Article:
This is Alf, taken last year on Camber Sands when we were staying near Rye. Alf’s a rescue, originally from Ireland and we got him when he was 2 (ish). He’s now 13, slowing down a bit and becoming a bit of an old man with a few aches and pains. Mostly Jack Russell.

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Thanks Richard, lovely post and awesome to see rescue dogs finding loving friends and homes.

This is Dexy, who adopted us when we moved into our house about nine years ago. She was hanging around in the back yard, and we suspect she’d been left behind when some sub-human moved away.

A classic Dexy expression of disapproval after my wife dared to move while the cat was sitting on her lap.

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First we had a single French bulldog… Scout and decided to breed with her (since the vet said she was nicely proportioned etc.)

She had a litter of four pups and when push came to shove we couldn’t find it in ourselves to let any of them go…

So we have Scout, Jem, Dill, Cal(Purnia) and Boo(Radley).

Three months on and we’re still happy with the decision, fortunately we live in the sticks so it’s easy enough to just let them outside.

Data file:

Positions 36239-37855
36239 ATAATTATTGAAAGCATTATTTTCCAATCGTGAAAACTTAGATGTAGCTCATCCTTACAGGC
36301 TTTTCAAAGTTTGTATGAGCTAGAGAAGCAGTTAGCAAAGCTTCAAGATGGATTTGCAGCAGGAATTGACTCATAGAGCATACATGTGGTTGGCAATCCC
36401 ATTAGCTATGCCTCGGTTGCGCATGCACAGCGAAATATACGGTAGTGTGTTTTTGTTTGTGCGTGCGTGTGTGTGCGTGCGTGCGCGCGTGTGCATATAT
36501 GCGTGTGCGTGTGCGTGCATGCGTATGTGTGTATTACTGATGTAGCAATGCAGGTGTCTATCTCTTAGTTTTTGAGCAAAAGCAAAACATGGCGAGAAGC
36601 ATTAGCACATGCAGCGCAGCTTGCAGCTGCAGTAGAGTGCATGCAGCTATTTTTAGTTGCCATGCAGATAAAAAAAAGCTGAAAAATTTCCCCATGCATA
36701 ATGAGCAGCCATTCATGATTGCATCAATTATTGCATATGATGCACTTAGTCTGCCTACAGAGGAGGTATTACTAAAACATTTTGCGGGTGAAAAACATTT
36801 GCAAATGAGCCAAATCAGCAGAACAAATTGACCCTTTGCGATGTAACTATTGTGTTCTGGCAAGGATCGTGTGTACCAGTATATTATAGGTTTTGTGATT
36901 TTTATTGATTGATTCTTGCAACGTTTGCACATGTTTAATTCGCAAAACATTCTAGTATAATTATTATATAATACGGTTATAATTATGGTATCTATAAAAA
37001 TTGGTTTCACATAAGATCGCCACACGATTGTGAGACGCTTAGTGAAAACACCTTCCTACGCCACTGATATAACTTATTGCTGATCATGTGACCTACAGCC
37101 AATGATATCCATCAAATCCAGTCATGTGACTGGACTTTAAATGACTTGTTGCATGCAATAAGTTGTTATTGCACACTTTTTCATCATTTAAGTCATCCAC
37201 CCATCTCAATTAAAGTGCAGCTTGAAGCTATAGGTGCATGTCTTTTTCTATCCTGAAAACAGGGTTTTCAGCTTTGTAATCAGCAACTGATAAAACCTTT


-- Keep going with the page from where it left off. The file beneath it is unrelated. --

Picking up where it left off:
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My dog, Shadow, is on the right. His brother on the left. He was about 3 then. Unfortunately we had to put him to sleep 2 months ago. He was such a wonderful dog.

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I’d introduce a law to limit dog ownership to one per household. Why do people want so many? They are generally a bloody nuisance. They jump up and their owner says ‘they are only being friendly’ when they have covered your trousers with mud. They crap everywhere, bark annoyingly, stink and are generally a pain in the arse. Then there are those snub nosed varieties that can’t breathe but their stupid owners think their snuffling is cute when they are simply trying not to die. Then there are pathetic little rat dogs that cannot walk but must be carried. What’s the point. Get a rat.

On the other hand, cats are wonderful. Intelligent. Not loyal. Only want you because you feed them. Bury their crap.

Fish are good. Very cool.

We have newts in our pond. They are cleverer than stupid bloody dogs.

Gosh! You’re a cheerful old soul aren’t you?! Even Sprocket the Schnauzer would love to meet you :smiley:

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My little guy listening to RP on the Muso. My ex wife and I found this guy roaming our little mountain side community in 2008. We figured since the coyotes didn’t eat him he must be worth saving. He’s been with me ever since.